Note that a company may have multiple, different business models that complement one another. For instance, a golf-oriented website may make money through a combination of: (i) referral fees for providing teaching referrals to golf pros; (ii) transaction fees for online or mobile scheduling at golf courses and driving ranges; (iii) Google AdWords advertising; (iv) display advertising; (v) affiliate marketing, selling books, DVDs, golf apparel and so on on their site through Amazon and other retailers and receiving affiliate sales commissions. And bear in mind that for such a company with multiple, complementary business models, there’s no requirement that all the revenue-generation methods be implemented at once. In other words, you may consider “turning them on” one at a time as they make sense and as you have the time and resources.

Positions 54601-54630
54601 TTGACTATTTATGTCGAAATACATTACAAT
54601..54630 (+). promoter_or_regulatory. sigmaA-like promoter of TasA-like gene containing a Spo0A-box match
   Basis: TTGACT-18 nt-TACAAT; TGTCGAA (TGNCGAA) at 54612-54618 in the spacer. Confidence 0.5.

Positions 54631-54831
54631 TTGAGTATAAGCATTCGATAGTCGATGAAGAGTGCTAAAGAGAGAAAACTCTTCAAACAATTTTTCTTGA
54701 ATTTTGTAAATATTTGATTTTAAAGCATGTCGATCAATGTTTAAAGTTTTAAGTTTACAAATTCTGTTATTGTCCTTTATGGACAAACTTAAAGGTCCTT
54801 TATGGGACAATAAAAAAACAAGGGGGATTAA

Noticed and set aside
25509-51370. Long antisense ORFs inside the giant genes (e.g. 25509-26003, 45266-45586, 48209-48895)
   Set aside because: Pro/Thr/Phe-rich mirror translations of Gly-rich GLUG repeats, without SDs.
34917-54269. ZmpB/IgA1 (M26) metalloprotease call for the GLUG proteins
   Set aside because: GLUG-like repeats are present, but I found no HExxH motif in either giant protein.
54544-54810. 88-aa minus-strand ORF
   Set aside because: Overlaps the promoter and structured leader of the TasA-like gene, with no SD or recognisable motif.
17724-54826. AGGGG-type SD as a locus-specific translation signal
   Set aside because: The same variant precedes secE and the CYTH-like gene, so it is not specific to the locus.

8. How big is your total addressable market?
Theoretically, if every one of your potential customers were to purchase your product or service, at the asking price, from either you or your competitors, how much annual revenue would result?
While the total addressable market (TAM) is a purely theoretical number, it’s nonetheless important because it may quickly tell you whether your business idea is worth pursuing. (If, for instance, you’re thinking of launching a local equipment rental business and you discover with quick analysis that only 900 households in the area have the disposable income to use your service, that’s quite different from finding a local potential market of 35,000 households.)